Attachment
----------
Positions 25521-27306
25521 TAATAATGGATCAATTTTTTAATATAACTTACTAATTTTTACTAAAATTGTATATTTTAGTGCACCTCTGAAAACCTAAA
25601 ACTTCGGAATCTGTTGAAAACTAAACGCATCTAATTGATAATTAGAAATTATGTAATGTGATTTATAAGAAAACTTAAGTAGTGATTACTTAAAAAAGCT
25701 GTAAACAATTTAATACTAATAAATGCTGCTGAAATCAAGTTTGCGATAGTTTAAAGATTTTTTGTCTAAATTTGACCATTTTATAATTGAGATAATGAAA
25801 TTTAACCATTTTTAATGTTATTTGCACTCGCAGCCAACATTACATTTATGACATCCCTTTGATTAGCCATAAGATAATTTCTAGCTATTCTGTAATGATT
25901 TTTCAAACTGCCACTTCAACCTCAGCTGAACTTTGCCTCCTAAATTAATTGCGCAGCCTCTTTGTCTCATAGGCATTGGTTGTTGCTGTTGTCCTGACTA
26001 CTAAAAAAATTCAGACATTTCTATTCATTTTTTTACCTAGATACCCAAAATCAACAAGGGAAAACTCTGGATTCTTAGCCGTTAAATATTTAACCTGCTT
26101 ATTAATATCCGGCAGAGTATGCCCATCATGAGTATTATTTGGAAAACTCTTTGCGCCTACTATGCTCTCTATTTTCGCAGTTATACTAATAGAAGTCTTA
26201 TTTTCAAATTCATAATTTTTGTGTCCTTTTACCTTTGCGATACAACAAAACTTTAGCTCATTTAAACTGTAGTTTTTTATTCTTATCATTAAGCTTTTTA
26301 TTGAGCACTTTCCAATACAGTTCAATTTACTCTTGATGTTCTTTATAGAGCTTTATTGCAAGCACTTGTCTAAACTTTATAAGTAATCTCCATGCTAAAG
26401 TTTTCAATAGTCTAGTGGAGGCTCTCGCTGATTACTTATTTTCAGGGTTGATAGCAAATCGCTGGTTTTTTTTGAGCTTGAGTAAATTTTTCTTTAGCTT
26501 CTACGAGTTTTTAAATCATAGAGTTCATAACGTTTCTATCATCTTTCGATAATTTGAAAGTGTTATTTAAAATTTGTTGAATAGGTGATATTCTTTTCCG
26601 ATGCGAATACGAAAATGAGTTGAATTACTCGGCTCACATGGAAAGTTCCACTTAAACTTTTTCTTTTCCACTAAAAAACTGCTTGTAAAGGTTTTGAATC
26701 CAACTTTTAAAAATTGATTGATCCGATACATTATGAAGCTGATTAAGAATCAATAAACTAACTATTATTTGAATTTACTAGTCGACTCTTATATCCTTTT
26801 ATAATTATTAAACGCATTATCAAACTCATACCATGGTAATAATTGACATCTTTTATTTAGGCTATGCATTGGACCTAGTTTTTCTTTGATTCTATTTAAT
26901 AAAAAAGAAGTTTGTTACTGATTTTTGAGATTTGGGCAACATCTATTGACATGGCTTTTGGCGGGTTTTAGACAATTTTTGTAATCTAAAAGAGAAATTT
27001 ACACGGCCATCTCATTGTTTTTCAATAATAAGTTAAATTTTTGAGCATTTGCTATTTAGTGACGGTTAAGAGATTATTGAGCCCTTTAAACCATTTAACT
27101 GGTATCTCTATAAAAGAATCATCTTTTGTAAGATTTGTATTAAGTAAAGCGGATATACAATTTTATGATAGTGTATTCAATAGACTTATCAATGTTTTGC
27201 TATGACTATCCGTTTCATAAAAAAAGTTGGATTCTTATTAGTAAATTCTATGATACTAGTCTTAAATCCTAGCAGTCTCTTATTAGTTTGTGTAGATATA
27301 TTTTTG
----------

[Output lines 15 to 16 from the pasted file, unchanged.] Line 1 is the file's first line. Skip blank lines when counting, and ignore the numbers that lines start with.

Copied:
26801 ATAATTATTAAACGCATTATCAAACTCATACCATGGTAATAATTGACATCTTTTATTTAGGCTATGCATTGGACCTAGTTTTTCTTTGATTCTATTTAAT
26901 AAAAAAGAAGTTTGTTACTGATTTTTGAGATTTGGGCAACATCTATTGACATGGCTTTTGGCGGGTTTTAGACAATTTTTGTAATCTAAAAGAGAAATTT